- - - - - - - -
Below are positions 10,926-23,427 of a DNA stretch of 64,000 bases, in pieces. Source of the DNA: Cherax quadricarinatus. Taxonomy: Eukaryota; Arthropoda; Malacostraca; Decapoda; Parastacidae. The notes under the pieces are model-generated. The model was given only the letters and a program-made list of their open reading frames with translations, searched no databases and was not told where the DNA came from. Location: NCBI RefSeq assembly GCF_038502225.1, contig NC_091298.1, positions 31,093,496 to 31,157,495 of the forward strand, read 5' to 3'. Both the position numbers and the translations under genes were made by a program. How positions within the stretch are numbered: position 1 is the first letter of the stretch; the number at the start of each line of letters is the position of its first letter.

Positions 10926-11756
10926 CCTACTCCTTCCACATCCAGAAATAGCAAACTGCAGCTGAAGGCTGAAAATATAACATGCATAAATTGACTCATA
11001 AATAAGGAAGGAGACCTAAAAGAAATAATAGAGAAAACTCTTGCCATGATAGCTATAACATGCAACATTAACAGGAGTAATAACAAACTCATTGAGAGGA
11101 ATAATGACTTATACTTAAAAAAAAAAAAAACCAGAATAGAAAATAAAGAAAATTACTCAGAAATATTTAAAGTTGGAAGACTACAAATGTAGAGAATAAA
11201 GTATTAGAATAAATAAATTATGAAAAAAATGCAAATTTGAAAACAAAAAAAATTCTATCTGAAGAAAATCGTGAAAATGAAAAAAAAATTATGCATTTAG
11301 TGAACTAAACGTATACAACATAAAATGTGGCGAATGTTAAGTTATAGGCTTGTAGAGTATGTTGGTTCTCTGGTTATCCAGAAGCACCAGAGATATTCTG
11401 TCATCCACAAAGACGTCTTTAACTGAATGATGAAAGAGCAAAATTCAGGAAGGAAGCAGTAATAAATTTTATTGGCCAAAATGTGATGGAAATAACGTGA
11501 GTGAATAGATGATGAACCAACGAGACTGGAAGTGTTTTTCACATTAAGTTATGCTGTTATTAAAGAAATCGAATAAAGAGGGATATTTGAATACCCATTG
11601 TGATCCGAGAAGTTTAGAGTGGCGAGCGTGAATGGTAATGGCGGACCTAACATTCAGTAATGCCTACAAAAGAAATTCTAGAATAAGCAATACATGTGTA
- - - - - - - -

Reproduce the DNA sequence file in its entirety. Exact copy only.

Below are positions 10,926-23,427 of a DNA stretch of 64,000 bases, in pieces. Source of the DNA: Cherax quadricarinatus. Taxonomy: Eukaryota; Arthropoda; Malacostraca; Decapoda; Parastacidae. The notes under the pieces are model-generated. The model was given only the letters and a program-made list of their open reading frames with translations, searched no databases and was not told where the DNA came from. Location: NCBI RefSeq assembly GCF_038502225.1, contig NC_091298.1, positions 31,093,496 to 31,157,495 of the forward strand, read 5' to 3'. Both the position numbers and the translations under genes were made by a program. How positions within the stretch are numbered: position 1 is the first letter of the stretch; the number at the start of each line of letters is the position of its first letter.

Positions 10926-11756
10926 CCTACTCCTTCCACATCCAGAAATAGCAAACTGCAGCTGAAGGCTGAAAATATAACATGCATAAATTGACTCATA
11001 AATAAGGAAGGAGACCTAAAAGAAATAATAGAGAAAACTCTTGCCATGATAGCTATAACATGCAACATTAACAGGAGTAATAACAAACTCATTGAGAGGA
11101 ATAATGACTTATACTTAAAAAAAAAAAAAACCAGAATAGAAAATAAAGAAAATTACTCAGAAATATTTAAAGTTGGAAGACTACAAATGTAGAGAATAAA
11201 GTATTAGAATAAATAAATTATGAAAAAAATGCAAATTTGAAAACAAAAAAAATTCTATCTGAAGAAAATCGTGAAAATGAAAAAAAAATTATGCATTTAG
11301 TGAACTAAACGTATACAACATAAAATGTGGCGAATGTTAAGTTATAGGCTTGTAGAGTATGTTGGTTCTCTGGTTATCCAGAAGCACCAGAGATATTCTG
11401 TCATCCACAAAGACGTCTTTAACTGAATGATGAAAGAGCAAAATTCAGGAAGGAAGCAGTAATAAATTTTATTGGCCAAAATGTGATGGAAATAACGTGA
11501 GTGAATAGATGATGAACCAACGAGACTGGAAGTGTTTTTCACATTAAGTTATGCTGTTATTAAAGAAATCGAATAAAGAGGGATATTTGAATACCCATTG
11601 TGATCCGAGAAGTTTAGAGTGGCGAGCGTGAATGGTAATGGCGGACCTAACATTCAGTAATGCCTACAAAAGAAATTCTAGAATAAGCAATACATGTGTA